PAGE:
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Updated June 2012

T. E. Lawrence to his family


Military Intelligence Office
Cairo

21 September 1915

I'm not going to write much now, as I have a trifle of malaria, and a lot of people are jabbering away a few yards off. The weather is now changing very fast. At Midday it is warm, like an ordinary summer day in England, and at night it gets cold. That I think is probably why the fever caught me. However, I haven't had any for a year now, so there is not very much harm in it.  I hear from your letters (a bunch of about 3 weeks supply came yesterday) that you are all well again, and that Armie is going back to school. That will seem odd to him, but he will be comforted by the expectation of a new disease to interrupt him once more. It's hardly worth trying to go on, is it? I find I have a balance at Cox's, of some £60 or £70 so far as I can reckon it out. Would it be any use to you? I cannot well draw on it here, as you lose a lot in exchange, so I have a local account on which I live: therefore the other one isn't really any use to me.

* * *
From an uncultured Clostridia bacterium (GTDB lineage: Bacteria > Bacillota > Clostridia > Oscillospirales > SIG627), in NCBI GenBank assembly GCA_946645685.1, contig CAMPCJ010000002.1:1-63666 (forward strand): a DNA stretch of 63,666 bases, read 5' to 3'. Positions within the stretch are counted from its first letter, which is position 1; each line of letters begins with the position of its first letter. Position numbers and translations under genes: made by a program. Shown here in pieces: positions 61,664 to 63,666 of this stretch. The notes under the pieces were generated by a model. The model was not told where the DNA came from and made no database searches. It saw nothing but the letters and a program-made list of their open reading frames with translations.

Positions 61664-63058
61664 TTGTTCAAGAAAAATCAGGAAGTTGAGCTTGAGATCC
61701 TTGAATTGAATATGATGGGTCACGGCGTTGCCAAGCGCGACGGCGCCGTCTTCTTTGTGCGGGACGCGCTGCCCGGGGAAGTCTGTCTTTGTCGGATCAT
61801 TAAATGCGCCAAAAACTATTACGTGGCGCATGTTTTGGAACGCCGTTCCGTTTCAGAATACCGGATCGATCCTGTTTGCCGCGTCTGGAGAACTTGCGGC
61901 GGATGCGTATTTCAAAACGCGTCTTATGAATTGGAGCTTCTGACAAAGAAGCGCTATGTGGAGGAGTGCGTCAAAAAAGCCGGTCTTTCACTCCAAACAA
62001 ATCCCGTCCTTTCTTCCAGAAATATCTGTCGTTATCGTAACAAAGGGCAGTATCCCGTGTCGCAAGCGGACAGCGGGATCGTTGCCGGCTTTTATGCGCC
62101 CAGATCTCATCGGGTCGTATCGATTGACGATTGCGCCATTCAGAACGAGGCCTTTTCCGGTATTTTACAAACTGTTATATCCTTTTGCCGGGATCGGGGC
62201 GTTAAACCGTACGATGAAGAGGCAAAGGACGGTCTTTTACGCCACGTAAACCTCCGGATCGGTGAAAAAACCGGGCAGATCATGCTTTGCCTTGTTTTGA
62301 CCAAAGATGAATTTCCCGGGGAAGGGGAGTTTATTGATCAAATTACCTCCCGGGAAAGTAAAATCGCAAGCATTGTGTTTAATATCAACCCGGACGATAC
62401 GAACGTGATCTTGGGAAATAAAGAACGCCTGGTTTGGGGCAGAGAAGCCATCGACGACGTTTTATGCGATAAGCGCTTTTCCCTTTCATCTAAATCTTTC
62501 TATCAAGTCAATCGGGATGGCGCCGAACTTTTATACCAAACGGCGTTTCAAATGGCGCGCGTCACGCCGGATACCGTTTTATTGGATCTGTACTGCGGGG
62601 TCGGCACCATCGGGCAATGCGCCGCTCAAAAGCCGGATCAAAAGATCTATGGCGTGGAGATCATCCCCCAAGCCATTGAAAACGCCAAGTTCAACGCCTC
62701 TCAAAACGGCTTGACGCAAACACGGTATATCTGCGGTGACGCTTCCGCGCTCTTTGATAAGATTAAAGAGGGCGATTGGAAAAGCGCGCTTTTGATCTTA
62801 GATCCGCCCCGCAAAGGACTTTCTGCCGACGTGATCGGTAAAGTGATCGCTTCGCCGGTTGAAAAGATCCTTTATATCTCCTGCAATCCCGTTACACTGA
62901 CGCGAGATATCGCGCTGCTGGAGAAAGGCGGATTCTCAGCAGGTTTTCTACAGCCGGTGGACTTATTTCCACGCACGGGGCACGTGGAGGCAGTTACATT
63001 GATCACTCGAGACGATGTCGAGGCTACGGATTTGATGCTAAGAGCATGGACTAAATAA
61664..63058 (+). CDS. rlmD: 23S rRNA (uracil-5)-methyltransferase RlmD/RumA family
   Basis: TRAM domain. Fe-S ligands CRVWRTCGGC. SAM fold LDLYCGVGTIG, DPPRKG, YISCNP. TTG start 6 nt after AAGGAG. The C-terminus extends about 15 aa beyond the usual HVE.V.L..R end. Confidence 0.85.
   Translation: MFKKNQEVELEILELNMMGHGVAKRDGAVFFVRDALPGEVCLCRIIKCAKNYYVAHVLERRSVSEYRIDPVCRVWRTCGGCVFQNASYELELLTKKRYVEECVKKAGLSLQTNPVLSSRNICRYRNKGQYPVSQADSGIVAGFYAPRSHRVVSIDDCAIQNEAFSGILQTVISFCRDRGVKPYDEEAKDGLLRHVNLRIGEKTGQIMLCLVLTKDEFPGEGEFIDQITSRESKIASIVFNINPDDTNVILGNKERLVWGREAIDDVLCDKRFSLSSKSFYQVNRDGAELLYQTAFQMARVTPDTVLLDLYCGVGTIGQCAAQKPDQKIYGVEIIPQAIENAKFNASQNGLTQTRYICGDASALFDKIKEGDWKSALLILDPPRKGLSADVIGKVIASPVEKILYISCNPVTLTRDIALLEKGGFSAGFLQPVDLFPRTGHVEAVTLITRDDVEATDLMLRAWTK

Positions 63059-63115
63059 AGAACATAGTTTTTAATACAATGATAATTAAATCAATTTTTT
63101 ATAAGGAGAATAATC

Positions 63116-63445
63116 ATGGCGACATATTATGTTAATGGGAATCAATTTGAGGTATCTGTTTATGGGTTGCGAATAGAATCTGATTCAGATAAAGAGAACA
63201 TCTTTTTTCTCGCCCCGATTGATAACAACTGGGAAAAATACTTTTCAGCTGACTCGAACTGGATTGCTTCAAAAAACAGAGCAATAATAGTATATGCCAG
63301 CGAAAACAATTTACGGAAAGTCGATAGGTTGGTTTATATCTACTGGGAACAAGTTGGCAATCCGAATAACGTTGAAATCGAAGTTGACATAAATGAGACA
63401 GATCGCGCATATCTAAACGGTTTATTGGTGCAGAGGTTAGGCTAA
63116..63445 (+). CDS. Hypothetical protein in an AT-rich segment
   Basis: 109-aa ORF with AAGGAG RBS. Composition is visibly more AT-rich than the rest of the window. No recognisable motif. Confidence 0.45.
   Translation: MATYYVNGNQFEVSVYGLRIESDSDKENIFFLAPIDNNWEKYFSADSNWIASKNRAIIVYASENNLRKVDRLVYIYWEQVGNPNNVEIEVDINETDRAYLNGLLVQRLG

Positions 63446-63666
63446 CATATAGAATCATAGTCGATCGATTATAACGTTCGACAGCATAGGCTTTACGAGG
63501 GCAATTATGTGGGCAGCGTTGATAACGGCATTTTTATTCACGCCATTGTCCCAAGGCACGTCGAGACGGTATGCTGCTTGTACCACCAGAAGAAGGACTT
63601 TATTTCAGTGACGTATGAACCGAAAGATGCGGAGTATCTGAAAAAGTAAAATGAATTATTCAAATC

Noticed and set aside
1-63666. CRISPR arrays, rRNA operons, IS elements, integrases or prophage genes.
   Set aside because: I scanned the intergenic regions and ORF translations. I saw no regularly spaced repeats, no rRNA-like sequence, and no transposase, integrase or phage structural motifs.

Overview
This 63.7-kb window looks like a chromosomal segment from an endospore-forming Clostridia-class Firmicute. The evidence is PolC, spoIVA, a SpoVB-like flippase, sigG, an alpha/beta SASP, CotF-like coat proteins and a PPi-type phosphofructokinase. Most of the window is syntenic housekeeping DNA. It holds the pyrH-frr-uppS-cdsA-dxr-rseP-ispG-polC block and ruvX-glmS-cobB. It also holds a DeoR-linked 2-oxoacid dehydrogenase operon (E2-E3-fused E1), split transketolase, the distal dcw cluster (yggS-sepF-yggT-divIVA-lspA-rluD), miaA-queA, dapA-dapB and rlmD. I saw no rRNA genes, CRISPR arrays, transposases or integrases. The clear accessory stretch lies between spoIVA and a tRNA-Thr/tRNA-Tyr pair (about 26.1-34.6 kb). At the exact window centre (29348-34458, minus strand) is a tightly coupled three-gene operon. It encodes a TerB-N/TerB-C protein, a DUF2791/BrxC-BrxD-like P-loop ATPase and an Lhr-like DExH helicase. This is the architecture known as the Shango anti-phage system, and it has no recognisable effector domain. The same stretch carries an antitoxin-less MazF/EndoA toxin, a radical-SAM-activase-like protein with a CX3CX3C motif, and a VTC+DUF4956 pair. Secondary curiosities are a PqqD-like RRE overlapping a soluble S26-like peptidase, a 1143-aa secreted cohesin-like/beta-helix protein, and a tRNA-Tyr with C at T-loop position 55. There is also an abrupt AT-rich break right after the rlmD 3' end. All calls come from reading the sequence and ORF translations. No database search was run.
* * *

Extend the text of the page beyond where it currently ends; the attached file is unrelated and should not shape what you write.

Mr. Hogarth is in Athens just now. He worked in the office here for 6 weeks or so. I expect he'll be back some time or other. The Gallipoli business is dragging, and will go on dragging, till somebody who knows his mind interferes It's been very badly done so far.

No news of Syria: I'm afraid a lot of men from our neighbourhood have gone to Gallipoli lately.

N.

Source: HL 308
Checked: jw/
Last revised: 1 January 2006


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